Complaints about SAMS began immediately, forcing the province to hire PriceWaterhouse Cooper to straighten things out. Its plan “will allow us to satisfy our commitment to implementing all of the auditor general’s recommendations for our ministry,” Daniel Schultz, the ministry’s senior media and issues co-ordinator, said in an email.

“We have already completed 75 per cent of the transition plan and expect to fully implement it by spring 2016.”

He also noted that the province began a review in December 2014 of its IT organization, led by Gartner Canada, focusing “on identifying ways to improve efficiency and value for money and to modernize how IT supports government business and service delivery, including how we manage and oversee large projects.” That report is being used to develop a strategy to modernize government IT.

The ministry will also be completing a comprehensive lessons learned assessment on SAMS through the office of the Corporate Chief Information Officer to determine how decision-making could be improved going forward, Schultz added.

Asked why the project was managed so poorly, he replied that “There are lessons learned by all of the people who worked on this project and the auditor general identified some of them – including information sharing. We will ensure those lessons change the way we do things in the ministry and we will share the lessons across government.”

The government insists that when it is fully implemented SAMS will be superior to the old system. SAMS has successfully processed seven million payments for nearly 900,000 social assistance clients since it was implemented in 2014, it said in October.  Technical issues that caused overpayments in late 2014 have been fixed.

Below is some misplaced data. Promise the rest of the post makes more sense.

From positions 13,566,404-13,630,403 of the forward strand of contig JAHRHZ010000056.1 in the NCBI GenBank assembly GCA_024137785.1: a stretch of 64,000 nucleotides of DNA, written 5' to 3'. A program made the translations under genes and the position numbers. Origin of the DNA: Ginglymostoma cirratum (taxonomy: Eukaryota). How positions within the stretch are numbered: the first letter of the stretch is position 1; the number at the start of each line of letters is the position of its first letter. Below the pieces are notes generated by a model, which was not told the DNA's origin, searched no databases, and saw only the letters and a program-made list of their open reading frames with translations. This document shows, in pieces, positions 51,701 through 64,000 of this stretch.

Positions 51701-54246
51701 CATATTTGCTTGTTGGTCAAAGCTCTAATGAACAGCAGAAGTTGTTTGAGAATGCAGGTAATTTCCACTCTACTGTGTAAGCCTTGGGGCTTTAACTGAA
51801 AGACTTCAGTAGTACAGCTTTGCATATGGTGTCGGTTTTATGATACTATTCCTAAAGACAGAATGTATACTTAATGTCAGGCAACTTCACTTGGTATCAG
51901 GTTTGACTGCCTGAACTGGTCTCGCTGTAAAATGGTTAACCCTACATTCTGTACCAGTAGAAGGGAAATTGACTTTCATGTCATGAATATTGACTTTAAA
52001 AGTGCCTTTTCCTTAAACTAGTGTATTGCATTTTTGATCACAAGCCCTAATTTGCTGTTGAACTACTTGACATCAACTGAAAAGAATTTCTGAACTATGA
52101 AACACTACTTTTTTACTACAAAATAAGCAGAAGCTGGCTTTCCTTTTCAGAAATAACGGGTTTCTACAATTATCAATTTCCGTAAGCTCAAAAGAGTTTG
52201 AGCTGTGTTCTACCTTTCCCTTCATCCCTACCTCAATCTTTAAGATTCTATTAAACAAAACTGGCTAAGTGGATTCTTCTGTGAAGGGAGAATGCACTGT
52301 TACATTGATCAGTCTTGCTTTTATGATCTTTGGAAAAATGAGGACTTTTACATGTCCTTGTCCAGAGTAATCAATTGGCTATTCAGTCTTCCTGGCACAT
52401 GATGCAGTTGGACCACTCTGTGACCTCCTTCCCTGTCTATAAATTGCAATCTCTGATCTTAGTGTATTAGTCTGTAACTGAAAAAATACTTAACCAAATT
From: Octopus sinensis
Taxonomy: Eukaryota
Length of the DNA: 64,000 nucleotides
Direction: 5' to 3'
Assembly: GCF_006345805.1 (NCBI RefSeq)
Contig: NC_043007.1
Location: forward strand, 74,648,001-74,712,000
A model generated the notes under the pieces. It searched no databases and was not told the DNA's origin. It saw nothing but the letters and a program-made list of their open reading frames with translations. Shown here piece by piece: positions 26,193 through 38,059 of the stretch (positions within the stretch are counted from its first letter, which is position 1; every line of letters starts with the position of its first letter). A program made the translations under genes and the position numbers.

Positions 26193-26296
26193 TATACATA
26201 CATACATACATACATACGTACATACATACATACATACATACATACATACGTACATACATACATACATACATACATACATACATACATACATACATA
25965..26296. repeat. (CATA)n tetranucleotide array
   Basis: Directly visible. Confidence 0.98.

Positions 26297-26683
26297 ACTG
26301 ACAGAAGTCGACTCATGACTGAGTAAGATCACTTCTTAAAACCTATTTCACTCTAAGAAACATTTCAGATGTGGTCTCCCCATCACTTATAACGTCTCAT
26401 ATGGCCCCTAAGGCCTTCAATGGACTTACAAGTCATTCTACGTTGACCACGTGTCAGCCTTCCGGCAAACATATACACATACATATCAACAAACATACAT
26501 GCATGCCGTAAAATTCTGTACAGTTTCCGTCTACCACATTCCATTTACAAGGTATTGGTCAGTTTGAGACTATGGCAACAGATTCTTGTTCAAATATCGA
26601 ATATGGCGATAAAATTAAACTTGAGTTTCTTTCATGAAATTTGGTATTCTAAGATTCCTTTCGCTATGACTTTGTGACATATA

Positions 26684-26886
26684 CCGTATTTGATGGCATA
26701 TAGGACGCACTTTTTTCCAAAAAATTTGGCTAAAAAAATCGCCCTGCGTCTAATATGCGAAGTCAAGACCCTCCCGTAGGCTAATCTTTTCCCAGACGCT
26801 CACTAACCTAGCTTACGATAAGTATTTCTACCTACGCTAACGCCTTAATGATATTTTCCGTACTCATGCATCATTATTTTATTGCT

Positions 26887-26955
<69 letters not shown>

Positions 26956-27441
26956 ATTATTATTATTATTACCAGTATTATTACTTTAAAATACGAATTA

Asked to comment on the auditor’s report, an IBM spokesperson said by email “it would be inappropriate for IBM to discuss the specifics of its client contracts.”

About 11,000 ministry and municipal caseworkers and mangers rely on SAMS to help determine eligibility, calculate and deliver about $6.6 billion social assistance a year to approximately 900,000 people.

SAMS, which replaced a problem-riddled system, was built around an off-the-shelf case management system from Curam Software Ltd. chosen by the ministry in 2009 after a competition. The ministry budgeted $202 million for a new suite, but Curam’s solution came in at $165 million.

IBM [NYSE: IBM] was originally hired to oversee building the interfaces and convert data from the old system. Then it bought Curam in 2011 and took over more supervision of the project, which the auditor’s office says didn’t help — an IBM project manager was overseeing IBM’s work.

“When we reviewed the (IBM) project manager’s work, we found the project manager neither tracked the hours Curam consultants spent fixing SAMS’ defects nor included this information in his analysis,” the auditor wrote.

“Consultants billed an average hourly rate of $190. They were overseen by other consultants who were paid daily rates as high as $2,000. Many consultants took much longer than anticipated to complete their work, and in some instances billed for time spent on fixing errors in their own work.